Recently I replied to a post whichapparentlyeschewed the concept of emotional hooks for magic tricks; particularly card tricks.
I noted that a response from the audience that was described was in fact an emotional response and, though I didnt expand on the thought (I didnt feel it appropriate to the thread), by extension the performer in questionRichard Turnerhad hooked his audience through emotion.
Ive been giving this some thought, and I think Ive even talked about it here before, but its certainly worth reiterating.
I understand what the poster meant. He was talking about a contrived emotional hook: a warm & fuzzy aint that sweet; it makes me think about my youth and grandpa Fred kind of emotional hooks.
These certainly have their place in magic, and I believe only the very best showmen (and I mean that for both genders) can create these kinds of emotional hooks without them appearing contrived and schmaltzy.
But that notion also presumes that warm & fuzzies are the only kinds of emotions. That when we use the E Word that we are talking about love, hate, nostalgiathe obvious emotions.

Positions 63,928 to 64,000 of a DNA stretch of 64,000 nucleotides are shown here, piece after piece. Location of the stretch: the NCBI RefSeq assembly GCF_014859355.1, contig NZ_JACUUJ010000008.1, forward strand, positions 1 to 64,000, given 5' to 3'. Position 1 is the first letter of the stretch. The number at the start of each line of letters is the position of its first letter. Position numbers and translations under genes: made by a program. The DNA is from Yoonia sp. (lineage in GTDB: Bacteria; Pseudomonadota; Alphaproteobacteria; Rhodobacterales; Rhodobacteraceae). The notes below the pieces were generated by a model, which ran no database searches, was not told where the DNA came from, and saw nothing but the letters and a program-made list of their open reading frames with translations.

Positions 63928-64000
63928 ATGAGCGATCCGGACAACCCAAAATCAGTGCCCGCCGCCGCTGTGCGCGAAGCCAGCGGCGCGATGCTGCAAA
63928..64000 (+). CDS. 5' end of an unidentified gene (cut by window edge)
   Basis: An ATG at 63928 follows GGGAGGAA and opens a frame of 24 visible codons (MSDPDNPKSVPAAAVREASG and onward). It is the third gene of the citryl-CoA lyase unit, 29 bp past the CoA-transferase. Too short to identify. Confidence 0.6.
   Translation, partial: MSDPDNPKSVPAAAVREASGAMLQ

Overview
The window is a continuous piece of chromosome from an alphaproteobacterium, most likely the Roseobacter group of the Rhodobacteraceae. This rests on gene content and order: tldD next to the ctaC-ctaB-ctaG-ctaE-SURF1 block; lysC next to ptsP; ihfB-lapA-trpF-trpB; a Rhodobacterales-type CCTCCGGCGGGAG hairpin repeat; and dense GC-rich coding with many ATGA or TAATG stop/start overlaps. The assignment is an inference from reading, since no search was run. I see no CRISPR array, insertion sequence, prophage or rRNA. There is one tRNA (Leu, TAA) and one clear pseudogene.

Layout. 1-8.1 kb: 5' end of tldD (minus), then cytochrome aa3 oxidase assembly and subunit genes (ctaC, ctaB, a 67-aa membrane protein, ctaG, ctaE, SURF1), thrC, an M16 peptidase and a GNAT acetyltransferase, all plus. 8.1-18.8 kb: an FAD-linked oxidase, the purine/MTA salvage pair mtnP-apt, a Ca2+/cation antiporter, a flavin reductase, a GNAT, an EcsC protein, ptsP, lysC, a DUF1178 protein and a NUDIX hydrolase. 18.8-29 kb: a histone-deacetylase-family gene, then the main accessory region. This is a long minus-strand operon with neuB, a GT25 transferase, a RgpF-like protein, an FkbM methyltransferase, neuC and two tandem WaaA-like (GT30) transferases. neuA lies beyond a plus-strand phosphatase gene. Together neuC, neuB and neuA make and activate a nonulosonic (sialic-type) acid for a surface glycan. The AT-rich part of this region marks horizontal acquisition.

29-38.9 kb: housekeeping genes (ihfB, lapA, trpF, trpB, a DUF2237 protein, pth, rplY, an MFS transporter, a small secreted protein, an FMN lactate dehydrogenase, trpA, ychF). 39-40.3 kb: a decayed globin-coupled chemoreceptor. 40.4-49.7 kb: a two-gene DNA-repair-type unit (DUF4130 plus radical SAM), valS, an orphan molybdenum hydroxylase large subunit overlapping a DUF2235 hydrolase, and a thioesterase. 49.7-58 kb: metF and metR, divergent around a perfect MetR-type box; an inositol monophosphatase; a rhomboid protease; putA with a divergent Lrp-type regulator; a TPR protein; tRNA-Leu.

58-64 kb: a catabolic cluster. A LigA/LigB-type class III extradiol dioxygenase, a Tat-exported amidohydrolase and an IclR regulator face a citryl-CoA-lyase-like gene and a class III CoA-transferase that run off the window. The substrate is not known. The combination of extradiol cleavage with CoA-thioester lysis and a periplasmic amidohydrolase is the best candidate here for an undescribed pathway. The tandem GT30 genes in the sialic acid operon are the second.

But isnt amusementfor amusements sakean emotion? So are curiosity and awe. Simply being impressed by someones overt skill is an emotion. Envy, desire. Greed is a big one with which magicians who work with money and playing cards can cast as a hook, and it need not be contrived. A decent performer doesnt even have to work at it. Done correctly, its automatic.
Can you tell whats in here? I ask as I jingle a full coin purse (at the beginning of my Spellbound routine). If someone says coins, thats fine, but I know Ive really got them when they answer money (and thats the most common answerthank goodness). Right or wrong and no matter what people think of it, in our society money is an automatic emotional hook. Theres nothing schmaltzy or contrived about it.
With card tricksand most of the time I just do card tricksthe hook is simple curiosity. Hopefully I can move them past that and into the realm ofto borrow Paul Harriss well-worn phraseastonishment. But What can he do with those? is good enough for me when Im standing in the middle of a room at a social function or during a break at a business meeting.
This subject always makes me think back to my friend Martin A. Nash. When he walked into the room, he owned it. He was handsome, dressed to the nines, and wore a tasteful display of diamonds and gold. There isnt a real advantage player in the world who looks like that, but Martin knew that the vast majority of the audience didnt know that and this fact was his advantage play. His character was his emotional hook and he had them the second he appeared. Men wanted to be like him (envy) and women wanted to be with himor someone like him (lust). Curiosity would kick in when the cards came out and then awe often led to a standing ovation.
Not bad for a bunch of card tricks.